Seattle ‘reviewing’ recently-reinstated 72-hour parking enforcement policy
The City of Seattle could soon be considering changes to its 72-hour parking enforcement policy for the second time, after it was reinstated in early April.
The city had first suspended the policy in April of 2020, while halting most cases of booting and towing vehicles, with leaders citing a goal to “better meet our community’s needs” at the start of the pandemic, especially as people were largely staying at home.
It was brought back a year later, spurring renewed criticism from local activists, who claim the 72-hour parking limit unfairly targets those who live in RVs and other vehicles. Seattle Councilmember Kshama Sawant also issued a letter to Mayor Jenny Durkan, saying that she was “horrified” to hear that the city would be resuming enforcement of a policy she says “criminalizes people for being poor and lacking affordable housing.”
Some neighborhood businesses and residents, though, have defended the policy, complaining of garbage, crime, and other waste they say is directly caused by RVs parked on streets for days or weeks at a time.
Mayor Jenny Durkan justified the reinstatement of the ordinance at a time when COVID-19 cases appeared to be waning, stating that it was “intended to encourage transit use, lessen dependence on single occupancy vehicles and maintain the potential for a street to be cleared of vehicles for a variety of reasons.”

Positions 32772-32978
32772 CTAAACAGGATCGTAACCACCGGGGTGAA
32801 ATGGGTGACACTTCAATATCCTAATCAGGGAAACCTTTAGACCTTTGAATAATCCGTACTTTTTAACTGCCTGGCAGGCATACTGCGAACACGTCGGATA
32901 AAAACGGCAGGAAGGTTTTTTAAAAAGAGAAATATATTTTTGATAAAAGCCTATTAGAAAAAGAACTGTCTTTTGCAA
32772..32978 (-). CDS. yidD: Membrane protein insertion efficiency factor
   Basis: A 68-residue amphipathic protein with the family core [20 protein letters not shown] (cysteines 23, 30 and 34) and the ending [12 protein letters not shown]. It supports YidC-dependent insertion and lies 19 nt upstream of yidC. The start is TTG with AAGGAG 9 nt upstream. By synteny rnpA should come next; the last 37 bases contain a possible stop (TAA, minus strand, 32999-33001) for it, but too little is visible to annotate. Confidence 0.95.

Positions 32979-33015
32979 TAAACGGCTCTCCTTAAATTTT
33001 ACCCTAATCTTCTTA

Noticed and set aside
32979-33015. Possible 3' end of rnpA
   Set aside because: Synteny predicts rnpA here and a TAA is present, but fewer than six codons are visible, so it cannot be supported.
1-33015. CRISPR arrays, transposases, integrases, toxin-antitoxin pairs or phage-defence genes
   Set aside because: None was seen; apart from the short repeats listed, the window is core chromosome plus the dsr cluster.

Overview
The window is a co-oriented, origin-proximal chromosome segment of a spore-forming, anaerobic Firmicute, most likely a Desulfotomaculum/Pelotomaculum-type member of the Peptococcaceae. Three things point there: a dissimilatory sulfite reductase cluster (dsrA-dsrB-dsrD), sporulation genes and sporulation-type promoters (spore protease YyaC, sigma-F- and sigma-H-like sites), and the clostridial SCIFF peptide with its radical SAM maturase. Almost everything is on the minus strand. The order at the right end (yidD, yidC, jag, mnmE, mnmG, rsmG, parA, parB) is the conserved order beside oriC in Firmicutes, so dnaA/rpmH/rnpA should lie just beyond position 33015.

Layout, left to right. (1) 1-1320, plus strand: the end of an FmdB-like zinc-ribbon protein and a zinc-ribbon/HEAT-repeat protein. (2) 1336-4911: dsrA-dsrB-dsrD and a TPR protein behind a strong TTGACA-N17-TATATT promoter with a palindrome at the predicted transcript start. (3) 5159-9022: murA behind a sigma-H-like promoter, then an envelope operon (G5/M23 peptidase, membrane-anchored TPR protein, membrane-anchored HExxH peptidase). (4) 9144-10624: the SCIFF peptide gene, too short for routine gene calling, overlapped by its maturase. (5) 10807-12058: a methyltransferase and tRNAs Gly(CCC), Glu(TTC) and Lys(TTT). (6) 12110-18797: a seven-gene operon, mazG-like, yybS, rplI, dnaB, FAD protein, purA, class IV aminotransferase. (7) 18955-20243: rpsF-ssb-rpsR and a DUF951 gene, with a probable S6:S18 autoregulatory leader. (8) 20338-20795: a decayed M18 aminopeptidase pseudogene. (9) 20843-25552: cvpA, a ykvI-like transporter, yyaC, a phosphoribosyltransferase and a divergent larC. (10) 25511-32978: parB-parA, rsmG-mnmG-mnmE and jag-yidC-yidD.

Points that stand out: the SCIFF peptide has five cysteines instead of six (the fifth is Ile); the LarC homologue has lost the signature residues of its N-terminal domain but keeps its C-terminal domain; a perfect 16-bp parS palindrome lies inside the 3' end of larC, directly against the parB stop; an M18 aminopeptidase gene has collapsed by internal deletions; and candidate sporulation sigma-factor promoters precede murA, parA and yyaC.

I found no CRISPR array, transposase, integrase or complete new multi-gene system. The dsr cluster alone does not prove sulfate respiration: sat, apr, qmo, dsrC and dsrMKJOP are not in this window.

With the delta variant fueling all-time highs in COVID cases and hospitalizations, though, the Seattle Department of Transportation says that it may be taking a second look at how to handle the policy moving forward.
“The City of Seattle is currently reviewing 72-hour enforcement procedures in light of current state guidelines,” SDOT said in a written statement. “We are working to develop an approach to enforcement that balances the reality of changing travel patterns and current needs as public health guidelines continue to change due to the delta variant.”
As of publishing, Seattle’s traffic code does not allow any vehicle to be parked on a city street for more than 72 hours at a time, regardless of posted signage. Violators are subject to a citation and could have their vehicle towed and impounded.